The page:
EU orders Airbus A350 operators to install anti-coffee spillage covers in airliner cockpits

Wouldn't a child's sippy cup be cheaper?


Airbus has solved the ongoing problem of cack-handed airline pilots spilling coffee over vital cockpit electronics – with a plastic cover.

Following “inadvertent liquid spillage” on engine control panels in the flight decks of Airbus A350 airliners, the Franco-German-Spanish multinational company has also waterproofed engine controls that are most likely to be in the firing line of an unintentional drenching.

The low-tech solution to the accidental destruction of hi-tech systems was revealed in a revised EU airworthiness directive (AD) published last week.

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On top of banning pilots from bringing drinks anywhere near the central cockpit console housing the engine and radio controls, Airbus devoted considerable time and effort to making sure caffeine-addicted pilots ignoring the ban wouldn’t be able to short out vital aircraft components – by ordering airlines to install a cover over those controls.

“This cover allows to protect the [integrated control panel] completely, including engine master levers, thumbwheels and rotary knobs. This cover should be removed during critical flight phases (e.g. take-off, approach and landing, handling of ECAM procedures), but must be installed during other flight phases,” said the AD.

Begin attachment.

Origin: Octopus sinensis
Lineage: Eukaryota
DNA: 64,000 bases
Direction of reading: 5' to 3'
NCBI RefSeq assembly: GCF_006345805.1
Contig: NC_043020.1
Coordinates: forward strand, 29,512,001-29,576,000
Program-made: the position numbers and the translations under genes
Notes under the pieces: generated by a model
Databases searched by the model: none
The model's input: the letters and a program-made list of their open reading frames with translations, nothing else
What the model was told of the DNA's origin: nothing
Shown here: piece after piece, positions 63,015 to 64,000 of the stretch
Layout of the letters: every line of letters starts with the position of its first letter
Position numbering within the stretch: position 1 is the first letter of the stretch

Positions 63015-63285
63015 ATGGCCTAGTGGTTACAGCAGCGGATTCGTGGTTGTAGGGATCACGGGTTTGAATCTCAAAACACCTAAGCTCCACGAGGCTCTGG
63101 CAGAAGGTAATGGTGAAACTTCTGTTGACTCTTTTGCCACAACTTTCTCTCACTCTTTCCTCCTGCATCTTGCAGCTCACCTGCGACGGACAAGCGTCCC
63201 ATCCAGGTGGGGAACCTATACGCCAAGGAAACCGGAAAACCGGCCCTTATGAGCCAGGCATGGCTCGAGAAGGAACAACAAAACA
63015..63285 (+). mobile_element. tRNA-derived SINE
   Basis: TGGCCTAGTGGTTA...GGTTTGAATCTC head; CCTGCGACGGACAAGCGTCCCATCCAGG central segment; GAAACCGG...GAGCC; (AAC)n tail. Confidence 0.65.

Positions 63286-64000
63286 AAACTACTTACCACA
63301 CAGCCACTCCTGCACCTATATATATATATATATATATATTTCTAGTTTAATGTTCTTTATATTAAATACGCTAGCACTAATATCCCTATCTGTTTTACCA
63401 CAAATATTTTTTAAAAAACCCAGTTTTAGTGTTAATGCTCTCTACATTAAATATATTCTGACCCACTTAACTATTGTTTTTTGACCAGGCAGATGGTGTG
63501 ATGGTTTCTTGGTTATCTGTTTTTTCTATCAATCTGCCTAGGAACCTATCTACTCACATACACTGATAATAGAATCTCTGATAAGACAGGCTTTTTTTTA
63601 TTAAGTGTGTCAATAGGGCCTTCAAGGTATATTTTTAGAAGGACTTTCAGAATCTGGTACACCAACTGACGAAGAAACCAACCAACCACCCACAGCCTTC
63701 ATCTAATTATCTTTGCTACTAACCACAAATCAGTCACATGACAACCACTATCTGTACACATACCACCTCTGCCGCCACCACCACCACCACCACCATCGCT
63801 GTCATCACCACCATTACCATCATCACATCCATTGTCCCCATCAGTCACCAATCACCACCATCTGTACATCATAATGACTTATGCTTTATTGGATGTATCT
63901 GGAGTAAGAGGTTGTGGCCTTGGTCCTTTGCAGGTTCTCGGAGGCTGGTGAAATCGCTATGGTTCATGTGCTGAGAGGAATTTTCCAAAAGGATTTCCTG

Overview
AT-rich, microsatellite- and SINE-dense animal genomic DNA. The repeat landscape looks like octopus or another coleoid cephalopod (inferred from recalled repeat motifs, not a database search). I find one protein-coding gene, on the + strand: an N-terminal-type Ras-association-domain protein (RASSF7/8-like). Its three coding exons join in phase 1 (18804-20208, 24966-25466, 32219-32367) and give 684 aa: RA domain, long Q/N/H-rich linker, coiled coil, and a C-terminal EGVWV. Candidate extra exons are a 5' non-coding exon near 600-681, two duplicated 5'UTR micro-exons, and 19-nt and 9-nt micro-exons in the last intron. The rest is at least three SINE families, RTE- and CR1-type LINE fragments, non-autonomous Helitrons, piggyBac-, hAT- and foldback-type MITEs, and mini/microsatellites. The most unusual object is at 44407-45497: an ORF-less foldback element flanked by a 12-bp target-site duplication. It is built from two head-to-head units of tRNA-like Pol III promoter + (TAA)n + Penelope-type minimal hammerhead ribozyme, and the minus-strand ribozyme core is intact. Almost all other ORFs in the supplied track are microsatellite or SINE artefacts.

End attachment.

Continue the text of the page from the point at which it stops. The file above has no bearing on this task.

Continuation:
As well as the new lid, Airbus also developed a “water resistant” engine control panel to help guard against drinks spillages shorting out the engines and causing them to fail. Despite these measures, the EU Aviation Safety Agency remains unconvinced that clumsy humans are now prevented from flinging liquids at delicate electronics, warning: “Further AD action may follow.”

The move follows reports from earlier this year that A350 cockpit electronics really cannot cope with being soaked in piping hot coffee. Two airliners operated by US and Asian carriers suffered uncommanded engine shutdowns while in flight as a result of drinks spillages. Both incidents happened because the master engine control switch short-circuited and began sending a rapid succession of “engine on”/“engine off” commands after being soaked in pilots’ drinks.

Short circuits caused by liquid spillages are not as uncommon as one would hope in the world of airlines: last year a Condor Airbus A330 was forced to turn around halfway through a transatlantic flight after a clumsy captain spilled his coffee into the aircraft’s radios, melting two of them. An investigation found that the airline’s standard coffee cup size was too small to fit into dedicated cup holders in the flight deck.

Aviation sources suggested to El Reg that a simpler and cheaper solution to all this palaver would be to issue personalised beverage containers to airline pilots. ®


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